“I wish I could answer that question,” he says. “I wish I had the power to answer that question. I don’t know. I really don’t. I think there are people who could answer that question very well and hopefully they will soon.”
In February of this year, a former USOPC doctor filed a lawsuit alleging that he was fired after whistleblowing about the organization’s subpar mental health protocols. A few weeks later, the USOPC announced the formation of a “mental health” committee that would include several athletes—one of them, Allison Schmitt, is a gold-medalist swimmer and one of Phelps’s closest friends—as well as at least one crucial change: giving athletes access to health professionals who are seeking to understand them as humans, not just optimize them for competition. “I don’t need a sports psychologist,” Schmitt told USA Today in April. “I need someone in the mental health field who works with everyday things.” Last week, the Senate passed a bill to provide for greater congressional oversight over the USOPC “to protect amateur athletes from emotional, physical, and sexual abuse.” It now moves to the House.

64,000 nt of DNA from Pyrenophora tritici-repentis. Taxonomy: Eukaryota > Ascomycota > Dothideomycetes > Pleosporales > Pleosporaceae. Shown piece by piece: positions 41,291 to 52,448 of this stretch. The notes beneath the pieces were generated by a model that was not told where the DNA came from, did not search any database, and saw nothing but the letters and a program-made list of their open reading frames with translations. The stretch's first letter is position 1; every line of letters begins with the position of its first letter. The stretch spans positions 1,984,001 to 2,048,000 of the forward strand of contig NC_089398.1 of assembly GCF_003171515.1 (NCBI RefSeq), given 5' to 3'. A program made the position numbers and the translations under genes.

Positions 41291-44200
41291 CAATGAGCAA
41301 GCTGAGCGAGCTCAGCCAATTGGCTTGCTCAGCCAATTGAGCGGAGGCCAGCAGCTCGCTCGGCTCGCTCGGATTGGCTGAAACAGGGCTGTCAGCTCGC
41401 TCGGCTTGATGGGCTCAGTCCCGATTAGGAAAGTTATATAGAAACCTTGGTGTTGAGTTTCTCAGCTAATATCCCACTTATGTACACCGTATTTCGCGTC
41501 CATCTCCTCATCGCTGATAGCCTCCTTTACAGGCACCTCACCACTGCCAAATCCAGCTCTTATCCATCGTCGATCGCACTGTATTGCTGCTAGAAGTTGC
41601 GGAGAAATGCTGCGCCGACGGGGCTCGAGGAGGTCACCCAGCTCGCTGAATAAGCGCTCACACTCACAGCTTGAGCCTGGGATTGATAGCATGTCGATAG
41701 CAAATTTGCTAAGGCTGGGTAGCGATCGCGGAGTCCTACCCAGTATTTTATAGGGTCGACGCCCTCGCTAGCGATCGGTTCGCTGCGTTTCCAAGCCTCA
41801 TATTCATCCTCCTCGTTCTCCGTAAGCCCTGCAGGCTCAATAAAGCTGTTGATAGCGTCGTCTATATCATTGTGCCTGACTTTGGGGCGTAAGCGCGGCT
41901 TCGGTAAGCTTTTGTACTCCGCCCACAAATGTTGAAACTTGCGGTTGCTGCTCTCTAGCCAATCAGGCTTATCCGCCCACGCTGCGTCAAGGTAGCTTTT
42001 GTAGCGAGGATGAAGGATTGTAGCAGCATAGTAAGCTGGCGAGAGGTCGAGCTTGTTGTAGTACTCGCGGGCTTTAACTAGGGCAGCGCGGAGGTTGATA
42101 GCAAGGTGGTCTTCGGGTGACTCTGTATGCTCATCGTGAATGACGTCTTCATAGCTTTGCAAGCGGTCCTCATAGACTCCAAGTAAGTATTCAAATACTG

On the road to the Rio Olympics, SI’s Tim Layden asked Phelps some question during an interview for a cover story—Phelps can’t remember what it was, which frustrates him to no end—and “I blasted off, and poured out everything, and it really started the journey,” Phelps says. Now, nothing makes him happier than hearing about others who go through that similar moment. Recently, Phelps chatted on YouTube with the NBA’s DeMar DeRozan, and the two agreed that talking openly about their vulnerabilities made it feel as though a whole bag of weights had been lifted from their shoulders.
“I was smiling,” Phelps says, “because I was like, oh, my gosh. I understand exactly how freeing it is. … The more you understand that it’s OK to not be OK—it’s so powerful.”